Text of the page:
Good or Bad - Surprises Have Much to Teach Us
When was the last time you were surprised by a result at work?
Perhaps you missed your quarterly target by forty percent. Or maybe you overshot it by thirty percent. Or maybe a product launched nine months late, and no one can say exactly why.
Most of us hate surprises. Surprises imply a lack of control. They imply weakness. They imply fault.
Even when the surprise is a positive result, the underlying thought is, Why didn’t I know this would happen?
Because you didn’t. That’s why. And that’s perfectly okay. The world is complex. No one has all the answers (and only very silly people think they do). So rather than beating yourself up, why not look at the upside – there’s lots to learn.
Here’s how to make the most of your next surprise:
Challenge Your Existing Assumptions
When something unexpected happens, ask yourself, What would have to be true for this result to make sense? Drop the old ideas, best practices, and rules of thumb. Seek to understand the connections between the people, resources, processes, and interactions that led to the result. Why does the result achieved, good or bad, make sense?
Pull the Team Close
Pointing fingers rarely creates lasting change. It creates obfuscation, scapegoating and ass-covering. You want the truth (and you can handle it). So instead, get curious. Talk to your team. Talk to your customers. Talk to your suppliers. Talk to other departments. And ask a ton of (non-threatening) questions.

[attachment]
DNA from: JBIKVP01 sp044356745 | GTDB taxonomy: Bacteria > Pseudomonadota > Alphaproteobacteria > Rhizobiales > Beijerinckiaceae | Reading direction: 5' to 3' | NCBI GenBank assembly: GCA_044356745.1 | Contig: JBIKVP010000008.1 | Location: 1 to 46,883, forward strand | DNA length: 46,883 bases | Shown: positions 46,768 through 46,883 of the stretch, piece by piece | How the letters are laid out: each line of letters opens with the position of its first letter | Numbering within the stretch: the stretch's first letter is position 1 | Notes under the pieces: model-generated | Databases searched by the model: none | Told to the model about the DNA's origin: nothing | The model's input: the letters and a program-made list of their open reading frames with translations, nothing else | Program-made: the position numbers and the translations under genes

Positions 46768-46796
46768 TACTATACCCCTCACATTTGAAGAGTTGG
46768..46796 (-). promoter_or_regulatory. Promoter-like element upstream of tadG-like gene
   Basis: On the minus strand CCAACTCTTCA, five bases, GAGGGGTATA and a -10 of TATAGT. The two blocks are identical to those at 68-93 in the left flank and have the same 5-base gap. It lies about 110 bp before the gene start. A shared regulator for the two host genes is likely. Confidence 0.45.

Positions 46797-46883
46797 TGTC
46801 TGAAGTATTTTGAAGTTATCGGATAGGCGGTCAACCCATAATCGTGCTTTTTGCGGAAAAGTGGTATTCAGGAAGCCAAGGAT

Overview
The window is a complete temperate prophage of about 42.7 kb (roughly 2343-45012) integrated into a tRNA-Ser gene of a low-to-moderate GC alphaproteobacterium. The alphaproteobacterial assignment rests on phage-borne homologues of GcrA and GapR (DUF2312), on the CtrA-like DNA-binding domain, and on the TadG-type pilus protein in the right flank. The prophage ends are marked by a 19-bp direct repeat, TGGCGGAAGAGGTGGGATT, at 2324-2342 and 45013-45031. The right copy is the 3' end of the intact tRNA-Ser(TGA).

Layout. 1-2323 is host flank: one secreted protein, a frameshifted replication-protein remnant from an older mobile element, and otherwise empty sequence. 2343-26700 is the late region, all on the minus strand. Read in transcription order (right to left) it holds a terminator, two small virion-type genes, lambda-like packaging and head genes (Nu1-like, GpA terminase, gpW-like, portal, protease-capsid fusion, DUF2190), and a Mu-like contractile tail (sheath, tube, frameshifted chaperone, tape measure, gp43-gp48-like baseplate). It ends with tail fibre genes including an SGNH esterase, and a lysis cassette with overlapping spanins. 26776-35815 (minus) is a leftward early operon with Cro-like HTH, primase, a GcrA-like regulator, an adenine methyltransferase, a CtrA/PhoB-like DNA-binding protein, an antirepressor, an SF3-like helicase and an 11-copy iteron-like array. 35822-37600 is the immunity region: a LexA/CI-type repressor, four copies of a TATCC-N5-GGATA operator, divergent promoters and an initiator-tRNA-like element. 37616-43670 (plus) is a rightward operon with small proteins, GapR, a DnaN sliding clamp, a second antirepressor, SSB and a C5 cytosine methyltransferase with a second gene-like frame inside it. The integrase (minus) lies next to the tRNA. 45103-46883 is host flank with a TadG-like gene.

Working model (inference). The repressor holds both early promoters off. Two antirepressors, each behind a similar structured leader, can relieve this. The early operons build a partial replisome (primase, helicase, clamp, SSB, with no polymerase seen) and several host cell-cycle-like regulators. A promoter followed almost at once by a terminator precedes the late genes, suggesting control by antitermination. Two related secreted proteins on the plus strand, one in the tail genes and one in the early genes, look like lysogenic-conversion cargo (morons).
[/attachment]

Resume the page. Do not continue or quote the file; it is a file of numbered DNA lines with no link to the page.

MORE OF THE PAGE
What did we miss? What changed? What remained consistent? What got in the way? Have we seen this before? How did x lead to y? How was that decision made? What is the new normal?
Keep asking until you fully understand what led to the surprising result.
Surprises can reveal hidden opportunities that were not apparent before. They might highlight underserved markets, customer needs, or areas for improvement that were previously overlooked.
Focus on Solutions and Adaptability
How will you adjust your learning and development plan to prepare your team for managing new complexities and surprises as they arise? How will you change your processes, systems, and decision-making frameworks to create a culture of continuous improvement so that the next time you’re surprised, the team will continue to thrive?
At the end of the day, a surprise result is about expectations. You expected something to happen, and instead, something else did. It’s hard to let go of expectations – and let’s face it, the desire to be validated as a good leader/operator/implementor – and to take a good honest look at what was really at play.
But it you do, you’ll be surprised (wink, wink) at what you’re able to achieve.
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